The notes, per Luckyscent, include bergamot, candied ginger, honey, patchouli, pepper and dark cocoa. Luckyscent describe it (presumably from Lutens ad-speak) as inspired by the afternoon tea ritual, leaving the Orient and taking us on a journey to England. I must be confused then, because to me Gingembre smells like a mild oriental take on ginger, albeit the mellow candied stem ginger, rather than the raw/tangy/spicy kick of fresh root. The patchouli and pepper add a lovely light spicy dryness to the fragrance, which goes very well with the ginger, but to me it doesn't smell like English tea. The cocoa note is not that dominant to me, but perhaps that is what also lends the dry feel to the base.

All in all, Gingembre is an easygoing, but very well done perfume and I like it a lot.

Tuesday 11 December 2012

Agent Provocateur

I do love a dirty rose fragrance, and Agent Provocateur ticks all the boxes. It has quite a floral heart, which means it does veer towards the feminine, but the rose and musk, quite spicy and animalic, manage to keep this in check, making it very wearable for men too, in my opinion.

The notes on the sample I have are listed as saffron oil, coriander, jasmine, moroccan rose, ylang-ylang, magnolia, vetiver, amber and musk. There have been a number of perfumes over the years by Agent Provocateur, and I think they are all nice, but nothing beats this 2000-released bomb of a perfume. 

I'd happily have a bottle of this in my perfume collection.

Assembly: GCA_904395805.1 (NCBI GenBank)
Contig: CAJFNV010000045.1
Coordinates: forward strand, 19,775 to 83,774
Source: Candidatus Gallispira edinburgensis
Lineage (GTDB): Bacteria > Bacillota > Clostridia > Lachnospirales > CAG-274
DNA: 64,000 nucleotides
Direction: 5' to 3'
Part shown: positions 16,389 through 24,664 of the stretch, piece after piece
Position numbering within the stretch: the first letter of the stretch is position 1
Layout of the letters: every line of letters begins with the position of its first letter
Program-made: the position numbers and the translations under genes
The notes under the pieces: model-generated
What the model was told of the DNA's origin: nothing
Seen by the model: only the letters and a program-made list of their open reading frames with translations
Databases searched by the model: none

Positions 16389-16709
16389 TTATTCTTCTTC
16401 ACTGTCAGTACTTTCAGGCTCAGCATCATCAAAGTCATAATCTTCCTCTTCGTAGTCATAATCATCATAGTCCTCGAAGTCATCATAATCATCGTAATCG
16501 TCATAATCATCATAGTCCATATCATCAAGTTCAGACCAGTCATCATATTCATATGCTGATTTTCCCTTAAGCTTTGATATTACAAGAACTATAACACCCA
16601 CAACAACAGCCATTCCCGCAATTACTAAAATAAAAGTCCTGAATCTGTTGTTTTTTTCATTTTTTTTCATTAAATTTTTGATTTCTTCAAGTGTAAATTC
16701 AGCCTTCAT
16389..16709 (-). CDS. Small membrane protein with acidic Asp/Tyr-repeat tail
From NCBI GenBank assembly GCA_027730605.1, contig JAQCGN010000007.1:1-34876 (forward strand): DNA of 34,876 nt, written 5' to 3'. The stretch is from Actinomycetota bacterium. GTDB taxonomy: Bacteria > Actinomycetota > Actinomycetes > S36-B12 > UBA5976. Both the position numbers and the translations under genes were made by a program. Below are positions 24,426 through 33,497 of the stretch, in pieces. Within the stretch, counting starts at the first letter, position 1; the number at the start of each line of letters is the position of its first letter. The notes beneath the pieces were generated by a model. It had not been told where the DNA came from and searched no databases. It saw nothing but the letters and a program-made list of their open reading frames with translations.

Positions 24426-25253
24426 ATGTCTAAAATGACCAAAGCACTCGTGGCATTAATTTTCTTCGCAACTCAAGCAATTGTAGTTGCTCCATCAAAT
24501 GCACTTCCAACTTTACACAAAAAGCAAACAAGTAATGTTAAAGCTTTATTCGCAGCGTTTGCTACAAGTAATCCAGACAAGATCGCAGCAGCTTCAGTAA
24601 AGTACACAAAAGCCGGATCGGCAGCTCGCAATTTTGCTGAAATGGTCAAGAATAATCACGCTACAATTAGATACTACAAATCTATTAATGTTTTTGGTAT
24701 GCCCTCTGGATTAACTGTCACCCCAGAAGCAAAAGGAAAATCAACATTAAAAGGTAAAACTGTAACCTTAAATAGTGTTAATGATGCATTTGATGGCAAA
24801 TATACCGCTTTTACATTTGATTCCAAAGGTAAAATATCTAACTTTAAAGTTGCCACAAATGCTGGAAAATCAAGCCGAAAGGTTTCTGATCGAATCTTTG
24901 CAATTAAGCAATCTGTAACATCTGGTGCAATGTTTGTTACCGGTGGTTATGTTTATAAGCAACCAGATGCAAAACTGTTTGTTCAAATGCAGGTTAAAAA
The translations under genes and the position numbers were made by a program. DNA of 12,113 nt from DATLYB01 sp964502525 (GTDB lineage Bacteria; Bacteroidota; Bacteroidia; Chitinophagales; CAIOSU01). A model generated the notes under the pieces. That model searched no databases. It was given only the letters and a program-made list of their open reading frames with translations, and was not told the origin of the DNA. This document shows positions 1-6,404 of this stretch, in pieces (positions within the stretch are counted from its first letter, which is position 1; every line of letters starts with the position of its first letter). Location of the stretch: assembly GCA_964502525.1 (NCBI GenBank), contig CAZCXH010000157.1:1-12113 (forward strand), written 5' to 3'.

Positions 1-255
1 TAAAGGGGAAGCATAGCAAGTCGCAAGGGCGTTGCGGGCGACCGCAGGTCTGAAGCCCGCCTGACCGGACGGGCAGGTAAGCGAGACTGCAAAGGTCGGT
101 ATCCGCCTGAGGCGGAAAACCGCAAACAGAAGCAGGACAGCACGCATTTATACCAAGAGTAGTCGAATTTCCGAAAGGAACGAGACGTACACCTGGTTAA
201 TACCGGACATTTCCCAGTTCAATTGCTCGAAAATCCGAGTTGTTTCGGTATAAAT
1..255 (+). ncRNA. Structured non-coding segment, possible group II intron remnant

Saturday 8 December 2012

Divine L'Homme de Coeur

It may seem strange stating this, but I can honestly say that I have not yet smelt a Divine fragrance that I do not like. I think ounce for ounce, they punch above their weight and put some of the more pretentious 'niche' fragrance houses to shame. 

L'Homme de Coeur is no exception. It is very well done - an iris fragrance for men that manages to take the cool aloofness of that note and makes it surprisingly warm. From a distance. That aloofness that doesn't totally disappear. Like a man who deep down is quite reserved, yet makes an effort to be congenial. Yet anyone who knows him well realises this is not his natural character. 

Last night I had the first of my Christmas work functions. I generally dislike work functions. Call me a grump, but there is something about the mixing of colleagues after hours with a bit of alcohol added that very often leads to uncomfortable situations. For a start, the conversation inevitably leads back to work-related issues, stories and office gossip. And lets face it, at some point the boss or one's 'superiors' will be discussed, usually once they've left a bit earlier. That's the point when I usually want to leave too. Perhaps I am being a bit dramatic, but I prefer to keep my private and social life separate from my work life.